A few months ago, Jim Giles, a science writer for the New Scientist and Nature, called me out of the blue to ask about my opinions on drug industry-funded CME. I gave him my usual earful, and mentioned a preliminary study on CME bias that I presented at the American Psychiatric Association meeting two years ago. He asked to see the raw data, meaning the ghost-written CME articles, and it impressed me that he took this level of interest. The result is this article published in this week's issue of Nature.
The bottom line is that in 14/15 articles I reviewed, the sponsored drug received the highest number of favorable mentions. That may not be terribly surprising, but it is evidence of commercial bias, which is not allowed by ACCME standards of commercial support.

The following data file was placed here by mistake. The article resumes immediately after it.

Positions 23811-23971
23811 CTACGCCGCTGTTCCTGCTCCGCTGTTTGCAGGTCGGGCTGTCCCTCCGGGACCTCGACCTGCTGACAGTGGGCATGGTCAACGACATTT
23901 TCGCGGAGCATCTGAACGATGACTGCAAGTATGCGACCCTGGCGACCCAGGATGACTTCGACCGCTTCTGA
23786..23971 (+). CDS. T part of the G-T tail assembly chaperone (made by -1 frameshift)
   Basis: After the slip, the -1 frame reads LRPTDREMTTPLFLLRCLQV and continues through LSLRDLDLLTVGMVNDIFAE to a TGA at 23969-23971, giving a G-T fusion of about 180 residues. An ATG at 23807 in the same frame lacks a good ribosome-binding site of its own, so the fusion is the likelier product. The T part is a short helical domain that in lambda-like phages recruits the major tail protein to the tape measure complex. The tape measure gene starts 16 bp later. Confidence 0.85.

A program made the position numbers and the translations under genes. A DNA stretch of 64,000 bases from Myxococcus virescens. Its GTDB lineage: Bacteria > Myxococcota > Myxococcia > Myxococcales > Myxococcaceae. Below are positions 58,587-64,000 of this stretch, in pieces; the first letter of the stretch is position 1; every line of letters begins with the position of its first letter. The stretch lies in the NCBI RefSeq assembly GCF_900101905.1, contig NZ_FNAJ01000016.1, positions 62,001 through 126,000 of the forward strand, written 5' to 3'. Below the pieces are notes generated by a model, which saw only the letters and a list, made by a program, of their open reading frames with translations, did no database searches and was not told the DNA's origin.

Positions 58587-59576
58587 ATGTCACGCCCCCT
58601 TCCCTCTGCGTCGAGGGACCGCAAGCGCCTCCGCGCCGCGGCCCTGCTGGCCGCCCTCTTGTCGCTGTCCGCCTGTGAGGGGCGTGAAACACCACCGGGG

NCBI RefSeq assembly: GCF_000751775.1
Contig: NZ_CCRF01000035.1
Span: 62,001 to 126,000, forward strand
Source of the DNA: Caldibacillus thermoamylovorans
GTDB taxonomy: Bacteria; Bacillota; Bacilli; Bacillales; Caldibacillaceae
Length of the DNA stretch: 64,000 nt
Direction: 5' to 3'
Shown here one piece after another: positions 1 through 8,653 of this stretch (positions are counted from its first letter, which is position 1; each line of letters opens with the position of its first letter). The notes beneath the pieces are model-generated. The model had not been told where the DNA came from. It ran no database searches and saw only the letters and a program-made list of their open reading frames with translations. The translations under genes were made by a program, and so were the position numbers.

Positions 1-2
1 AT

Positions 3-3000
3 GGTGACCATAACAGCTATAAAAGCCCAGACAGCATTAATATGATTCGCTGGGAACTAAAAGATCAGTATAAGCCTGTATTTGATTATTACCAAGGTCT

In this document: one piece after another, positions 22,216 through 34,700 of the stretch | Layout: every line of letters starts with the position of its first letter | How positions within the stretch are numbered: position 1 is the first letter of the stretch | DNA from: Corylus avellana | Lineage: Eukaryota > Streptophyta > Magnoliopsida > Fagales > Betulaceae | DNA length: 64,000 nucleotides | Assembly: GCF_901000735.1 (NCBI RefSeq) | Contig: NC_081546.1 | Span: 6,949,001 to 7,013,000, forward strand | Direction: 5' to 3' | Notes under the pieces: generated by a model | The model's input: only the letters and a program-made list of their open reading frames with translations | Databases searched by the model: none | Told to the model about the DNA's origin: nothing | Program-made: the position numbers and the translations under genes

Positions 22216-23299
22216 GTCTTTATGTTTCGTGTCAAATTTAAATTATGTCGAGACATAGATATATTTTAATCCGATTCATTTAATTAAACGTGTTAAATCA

Giles is right that the instrument I used, called the Commercial Bias Inventory (CBI), has not been tested for reliability, but I'm now working with two psychiatrist colleagues, Ingrid Li at Tufts and Robert Kelley at Cornell, to validate the CBI. Once it's validated, we're going to blindly rate a number of CME articles and report our findings. If anyone else out there is interested in collaborating with us in this research, let me know (firstname.lastname@example.org).